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deprecated

Deprecated means, generally, that  something is acknowledged but discouraged.

In IT, deprecation means that although something is available or allowed, it is not recommended or that, in the case where something must be used, to say it is deprecated means that its failings are recognized. The term may be used with almost any element of IT, including software, hardware, methods, models and practices. 

In computer programming, a deprecated language entity is one that is tolerated or supported but not recommended. For example, a number of elements and attributes are deprecated in HTML 4.0 , meaning that other means of accomplishing the task are preferred. Many deprecated features became obsolete in HTML5, although browsers that support the features may continue to support them. In the Java programming language, a particular method may be deprecated for a given class of objects.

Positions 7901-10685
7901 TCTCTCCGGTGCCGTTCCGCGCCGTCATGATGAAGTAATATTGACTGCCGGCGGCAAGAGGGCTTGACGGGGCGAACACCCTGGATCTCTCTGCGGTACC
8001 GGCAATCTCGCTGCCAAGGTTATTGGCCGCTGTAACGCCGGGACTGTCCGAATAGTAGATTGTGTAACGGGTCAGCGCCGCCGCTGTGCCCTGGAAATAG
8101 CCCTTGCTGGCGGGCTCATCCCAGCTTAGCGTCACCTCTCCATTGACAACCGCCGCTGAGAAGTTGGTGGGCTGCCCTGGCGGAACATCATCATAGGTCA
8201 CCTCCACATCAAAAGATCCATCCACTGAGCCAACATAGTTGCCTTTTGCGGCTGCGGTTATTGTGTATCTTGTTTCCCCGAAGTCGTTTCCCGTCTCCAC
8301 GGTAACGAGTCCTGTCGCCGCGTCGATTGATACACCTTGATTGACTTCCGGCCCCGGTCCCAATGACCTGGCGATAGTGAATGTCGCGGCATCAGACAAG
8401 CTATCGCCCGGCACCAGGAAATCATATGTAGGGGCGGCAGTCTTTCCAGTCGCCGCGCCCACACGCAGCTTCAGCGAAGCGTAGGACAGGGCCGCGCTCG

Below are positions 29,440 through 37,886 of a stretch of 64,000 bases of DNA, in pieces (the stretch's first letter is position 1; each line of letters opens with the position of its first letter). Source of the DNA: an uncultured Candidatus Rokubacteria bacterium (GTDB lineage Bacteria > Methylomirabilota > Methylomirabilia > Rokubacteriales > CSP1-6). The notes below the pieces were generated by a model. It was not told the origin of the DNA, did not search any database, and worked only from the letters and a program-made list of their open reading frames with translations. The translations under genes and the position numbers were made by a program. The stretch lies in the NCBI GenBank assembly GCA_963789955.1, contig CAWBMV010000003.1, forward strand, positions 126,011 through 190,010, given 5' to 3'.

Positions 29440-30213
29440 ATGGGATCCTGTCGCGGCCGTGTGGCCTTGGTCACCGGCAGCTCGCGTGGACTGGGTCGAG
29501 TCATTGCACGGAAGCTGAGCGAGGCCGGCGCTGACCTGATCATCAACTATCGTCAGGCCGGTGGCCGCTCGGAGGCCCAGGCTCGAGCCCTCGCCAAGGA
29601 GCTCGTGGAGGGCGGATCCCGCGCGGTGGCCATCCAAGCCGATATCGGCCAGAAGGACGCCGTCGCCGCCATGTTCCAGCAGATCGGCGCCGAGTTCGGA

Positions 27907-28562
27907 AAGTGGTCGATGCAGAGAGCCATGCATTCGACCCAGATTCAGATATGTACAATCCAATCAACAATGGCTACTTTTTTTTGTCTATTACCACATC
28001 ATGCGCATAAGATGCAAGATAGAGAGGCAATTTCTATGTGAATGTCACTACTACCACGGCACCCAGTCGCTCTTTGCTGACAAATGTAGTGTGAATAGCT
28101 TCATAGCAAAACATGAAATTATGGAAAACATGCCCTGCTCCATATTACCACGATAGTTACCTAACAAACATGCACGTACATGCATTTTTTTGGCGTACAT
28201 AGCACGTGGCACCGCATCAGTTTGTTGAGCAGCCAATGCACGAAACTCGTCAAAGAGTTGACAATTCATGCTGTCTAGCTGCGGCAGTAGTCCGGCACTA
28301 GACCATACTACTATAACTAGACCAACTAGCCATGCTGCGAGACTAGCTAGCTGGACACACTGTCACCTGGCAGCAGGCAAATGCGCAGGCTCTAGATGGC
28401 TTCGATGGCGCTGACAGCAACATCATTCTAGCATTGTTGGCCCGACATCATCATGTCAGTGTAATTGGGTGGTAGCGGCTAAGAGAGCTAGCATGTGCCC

Even general approaches to something can be deprecated. Security through obscurity, for example, is an approach that relies on keeping coding and its potential vulnerabilities hidden, so that flaws are less likely to be detected and exploited. That model, and others such as security through minority and security through obsolescence, are deprecated in favor of security by design, which involves creating systems that are as secure as possible in the first place. 

This was last updated in July 2015

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You can find the more detailed explanation about deprecated in java here:

http://www.javaexperience.com/purpose-of-deprecated-annotation-in-java/
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I usually think of deprecated in the context of a feature that is no longer supported. 
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